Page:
How to Keep Google From Spying on Your Kid's Chromebook

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Schools love to hand out Chromebooks to students, but they may not be happy to find out that Google’s low-priced notebooks log student Web activity and send the records to the company’s servers.

The Chrome operating system's Sync feature, turned on by default on educational Chromebooks, lets Google collect records of students' Web browsing histories, search-engine results, YouTube viewing habits and saved passwords -- as most Web browsers normally do.

Yesterday (Dec. 1), the San Francisco-based public-advocacy group the Electronic Frontier Foundation (EFF) filed a complaint with the Federal Trade Commission, claiming that such data collection violates the Student Privacy Pledge, a voluntary agreement Google signed earlier this year. The pledge states that signatories will "not collect, maintain, use or share student personal information beyond that needed for authorized educational/school purposes, or as authorized by the parent/student."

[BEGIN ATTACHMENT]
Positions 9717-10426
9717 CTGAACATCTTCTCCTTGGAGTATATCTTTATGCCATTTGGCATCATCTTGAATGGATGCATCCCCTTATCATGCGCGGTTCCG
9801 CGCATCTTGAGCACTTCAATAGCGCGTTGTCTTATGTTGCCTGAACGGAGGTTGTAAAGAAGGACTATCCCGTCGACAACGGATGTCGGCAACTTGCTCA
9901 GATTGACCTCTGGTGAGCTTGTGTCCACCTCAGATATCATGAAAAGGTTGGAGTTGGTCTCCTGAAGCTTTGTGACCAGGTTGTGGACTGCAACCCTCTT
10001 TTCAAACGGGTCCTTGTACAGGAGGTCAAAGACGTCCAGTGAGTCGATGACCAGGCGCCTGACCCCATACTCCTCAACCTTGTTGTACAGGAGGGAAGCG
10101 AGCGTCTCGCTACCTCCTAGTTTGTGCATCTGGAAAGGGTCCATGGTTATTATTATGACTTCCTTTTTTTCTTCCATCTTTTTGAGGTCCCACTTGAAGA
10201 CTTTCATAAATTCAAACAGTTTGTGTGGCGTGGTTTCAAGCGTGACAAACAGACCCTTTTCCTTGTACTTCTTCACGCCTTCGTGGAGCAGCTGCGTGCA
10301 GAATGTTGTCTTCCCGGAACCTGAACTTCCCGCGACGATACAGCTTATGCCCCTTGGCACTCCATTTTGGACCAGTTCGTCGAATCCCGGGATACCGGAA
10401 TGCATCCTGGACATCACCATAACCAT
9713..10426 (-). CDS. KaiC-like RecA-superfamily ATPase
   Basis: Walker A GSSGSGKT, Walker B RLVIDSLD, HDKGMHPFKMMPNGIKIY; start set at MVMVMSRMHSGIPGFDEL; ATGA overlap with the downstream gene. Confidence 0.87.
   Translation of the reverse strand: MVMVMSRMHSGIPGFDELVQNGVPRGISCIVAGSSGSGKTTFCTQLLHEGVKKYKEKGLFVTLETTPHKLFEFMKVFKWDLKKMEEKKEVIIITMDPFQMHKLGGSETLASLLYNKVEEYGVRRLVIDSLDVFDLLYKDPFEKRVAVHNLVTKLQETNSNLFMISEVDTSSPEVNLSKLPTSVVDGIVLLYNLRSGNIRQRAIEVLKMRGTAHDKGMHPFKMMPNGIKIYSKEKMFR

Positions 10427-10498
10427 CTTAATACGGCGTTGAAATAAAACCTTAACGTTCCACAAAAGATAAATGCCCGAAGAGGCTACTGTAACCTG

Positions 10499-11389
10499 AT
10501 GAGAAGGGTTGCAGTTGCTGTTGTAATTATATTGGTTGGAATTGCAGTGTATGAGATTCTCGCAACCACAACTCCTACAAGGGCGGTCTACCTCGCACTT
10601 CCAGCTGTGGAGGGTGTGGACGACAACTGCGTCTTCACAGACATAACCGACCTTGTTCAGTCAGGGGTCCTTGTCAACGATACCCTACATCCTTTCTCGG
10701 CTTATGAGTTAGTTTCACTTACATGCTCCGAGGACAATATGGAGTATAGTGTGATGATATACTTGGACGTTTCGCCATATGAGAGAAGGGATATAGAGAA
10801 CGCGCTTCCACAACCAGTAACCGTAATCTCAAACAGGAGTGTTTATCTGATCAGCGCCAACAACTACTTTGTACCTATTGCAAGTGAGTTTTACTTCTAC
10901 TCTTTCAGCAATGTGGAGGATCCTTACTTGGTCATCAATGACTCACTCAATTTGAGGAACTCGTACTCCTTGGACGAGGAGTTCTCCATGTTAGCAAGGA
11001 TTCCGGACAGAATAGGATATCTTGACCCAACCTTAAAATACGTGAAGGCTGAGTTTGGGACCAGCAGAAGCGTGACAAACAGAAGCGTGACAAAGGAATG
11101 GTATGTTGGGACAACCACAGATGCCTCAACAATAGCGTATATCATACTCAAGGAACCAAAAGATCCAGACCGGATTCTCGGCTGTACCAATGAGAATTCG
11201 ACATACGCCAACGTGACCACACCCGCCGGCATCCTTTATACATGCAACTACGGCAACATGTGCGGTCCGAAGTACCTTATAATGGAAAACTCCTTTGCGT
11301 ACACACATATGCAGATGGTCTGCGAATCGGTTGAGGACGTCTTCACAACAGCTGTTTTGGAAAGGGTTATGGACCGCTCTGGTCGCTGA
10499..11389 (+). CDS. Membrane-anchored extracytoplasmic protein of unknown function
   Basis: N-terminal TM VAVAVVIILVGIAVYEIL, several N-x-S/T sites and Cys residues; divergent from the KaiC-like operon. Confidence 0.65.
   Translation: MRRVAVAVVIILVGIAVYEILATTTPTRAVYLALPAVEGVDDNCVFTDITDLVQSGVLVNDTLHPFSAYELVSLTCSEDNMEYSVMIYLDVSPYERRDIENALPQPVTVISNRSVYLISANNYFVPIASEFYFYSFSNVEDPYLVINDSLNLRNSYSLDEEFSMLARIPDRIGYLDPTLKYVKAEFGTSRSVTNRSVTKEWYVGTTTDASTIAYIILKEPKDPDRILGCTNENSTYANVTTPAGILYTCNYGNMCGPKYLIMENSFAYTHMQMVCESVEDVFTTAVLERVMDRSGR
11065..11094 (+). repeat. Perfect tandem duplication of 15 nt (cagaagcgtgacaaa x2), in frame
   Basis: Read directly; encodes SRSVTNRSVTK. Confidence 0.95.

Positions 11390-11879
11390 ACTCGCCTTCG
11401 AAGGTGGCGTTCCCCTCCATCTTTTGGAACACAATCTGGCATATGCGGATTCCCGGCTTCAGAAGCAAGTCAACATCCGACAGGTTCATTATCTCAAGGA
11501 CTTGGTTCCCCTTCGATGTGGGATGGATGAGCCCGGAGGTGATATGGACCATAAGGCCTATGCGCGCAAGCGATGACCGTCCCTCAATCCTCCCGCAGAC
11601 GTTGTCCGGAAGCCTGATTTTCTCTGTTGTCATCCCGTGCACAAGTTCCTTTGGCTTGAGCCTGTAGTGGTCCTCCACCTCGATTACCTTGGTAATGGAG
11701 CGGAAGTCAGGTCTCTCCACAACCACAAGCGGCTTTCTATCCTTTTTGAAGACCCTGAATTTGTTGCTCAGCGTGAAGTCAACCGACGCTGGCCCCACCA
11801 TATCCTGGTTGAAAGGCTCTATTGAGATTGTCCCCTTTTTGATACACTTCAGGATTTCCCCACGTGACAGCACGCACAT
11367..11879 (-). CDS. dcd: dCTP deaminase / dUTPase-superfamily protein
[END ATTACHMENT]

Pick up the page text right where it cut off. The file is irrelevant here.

The EFF doesn't claim that Google uses the collected data to target advertisements, or shares it with third parties, but EFF Staff Attorney Nate Cardozo said in an EFF statement that Google nevertheless "uses it for the company’s own purposes," adding that "minors shouldn't be tracked or used as guinea pigs, with their data treated as a profit center." 

The head of one of the two organizations that created the Student Privacy Pledge disagreed.